Why We Chose Abortion: Susan and Hrach share their story
Between 1983 and 1991, I had three abortions. The reason I had them was selfishness. I selfishly wanted my career, educational plans, and my relationships to remain unchanged. I sacrificed anything to pursue those ends including my children. It did not then occur to me that I was doing anything wrong because I had been repeatedly told and believed that I was only dealing with a “potential” human being, not an actual one. It was a lie which I accepted as a convenient truth. Besides, I rationalized; my own experience of life had been rather awful. I would be sparing other human beings from life in a cold cruel world. For my selfishness, three human beings, my children, never took a breath this side of heaven.
My first two abortions were done in a private doctor’s office. The doctor gave me morphine. The first time, I don’t remember anything about the abortion. The second time, even with the morphine, I woke up to hear the noise and see the contents of the jar. It wasn’t until years later that it all came back to haunt me day and night. My third abortion was done at an abortion clinic. This time the recovery took longer and was more painful. I had gotten pregnant during my first week of marriage to a man I genuinely loved, and we had aborted what would turn out to be our only child together.
Immediately after each abortion, I felt relief. Now I could get on with life unencumbered—so I thought. I ignored many warning signs in my life that things were not as they should have been. A futility was emerging to my activities, so I tried harder. I even became somewhat successful professionally as I worked harder at denial of the truth.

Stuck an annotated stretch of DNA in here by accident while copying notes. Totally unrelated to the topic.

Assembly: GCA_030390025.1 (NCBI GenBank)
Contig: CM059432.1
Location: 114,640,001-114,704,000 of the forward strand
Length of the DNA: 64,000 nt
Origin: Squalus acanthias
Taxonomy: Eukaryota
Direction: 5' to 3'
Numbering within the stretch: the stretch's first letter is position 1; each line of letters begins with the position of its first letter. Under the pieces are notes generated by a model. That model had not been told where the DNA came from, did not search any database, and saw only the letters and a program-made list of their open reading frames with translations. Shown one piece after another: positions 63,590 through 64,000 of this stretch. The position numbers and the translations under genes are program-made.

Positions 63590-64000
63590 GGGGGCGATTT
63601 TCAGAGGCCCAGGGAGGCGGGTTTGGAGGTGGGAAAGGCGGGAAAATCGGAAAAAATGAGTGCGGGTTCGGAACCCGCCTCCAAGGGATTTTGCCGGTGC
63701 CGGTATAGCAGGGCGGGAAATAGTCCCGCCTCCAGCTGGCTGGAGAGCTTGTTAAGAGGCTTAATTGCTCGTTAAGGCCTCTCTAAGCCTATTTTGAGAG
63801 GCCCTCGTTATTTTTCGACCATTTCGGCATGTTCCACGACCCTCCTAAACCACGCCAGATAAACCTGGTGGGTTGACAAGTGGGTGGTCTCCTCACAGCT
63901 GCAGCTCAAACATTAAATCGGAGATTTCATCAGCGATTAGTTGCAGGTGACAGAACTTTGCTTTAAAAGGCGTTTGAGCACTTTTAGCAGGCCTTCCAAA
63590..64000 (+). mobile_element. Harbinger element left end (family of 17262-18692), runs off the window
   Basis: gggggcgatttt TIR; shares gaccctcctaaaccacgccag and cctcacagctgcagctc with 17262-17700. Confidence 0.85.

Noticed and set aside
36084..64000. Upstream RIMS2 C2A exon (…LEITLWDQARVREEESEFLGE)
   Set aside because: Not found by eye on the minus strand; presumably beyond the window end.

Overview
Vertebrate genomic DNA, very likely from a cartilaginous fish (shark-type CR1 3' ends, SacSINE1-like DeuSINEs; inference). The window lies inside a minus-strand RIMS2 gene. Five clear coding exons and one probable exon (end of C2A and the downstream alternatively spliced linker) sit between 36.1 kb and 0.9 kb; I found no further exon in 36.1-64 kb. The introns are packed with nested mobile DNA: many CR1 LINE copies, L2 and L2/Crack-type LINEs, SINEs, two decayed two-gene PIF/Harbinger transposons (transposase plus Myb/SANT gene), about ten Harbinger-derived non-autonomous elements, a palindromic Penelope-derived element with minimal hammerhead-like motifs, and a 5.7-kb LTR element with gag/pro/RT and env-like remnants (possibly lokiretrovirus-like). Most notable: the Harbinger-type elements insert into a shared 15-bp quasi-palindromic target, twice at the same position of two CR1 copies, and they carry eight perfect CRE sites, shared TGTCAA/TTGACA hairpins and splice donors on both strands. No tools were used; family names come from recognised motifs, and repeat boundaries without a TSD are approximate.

Overtime I came to know that abortion is not a choice, it is pure hell. Dark experiences were plaguing my life. I was pushing harder to achieve so no one would know I was having a major melt down. I went into a deep, walking depression. I fell into increasingly greater sin, making poor moral and professional choices, until I was without my marriage. I started experiencing inexplicable problems in every area of my life. I became depressed, confused and for a while helpless, after having been a very competent person. I experienced terror for unknown reasons. I wanted to die. Ideas of how that could be accomplished began to surface in my life.
When I received Jesus Christ as my Lord and Savior, healing began. It involved a period of repentance, immersion in prayer, and study of God’s Word. I have since worked through the deep grief, the denial, the anger, and the pain of my abortions. I accepted my responsibility and can now be honest about what I did. I have forgiven all, and now know a great forgiveness.
God even restored my marriage to me after a divorce of almost five years. After years of suffering, I finally know peace. I am thankful that my children are in heaven and that I will one day see them and hold them. But I will always regret my choice to abort my children—ALWAYS.
I share all this in honor of my three aborted children: Jan, Erin, and Lauren who did not have names until recently, and who are greatly loved and deeply missed. They are now redeemed.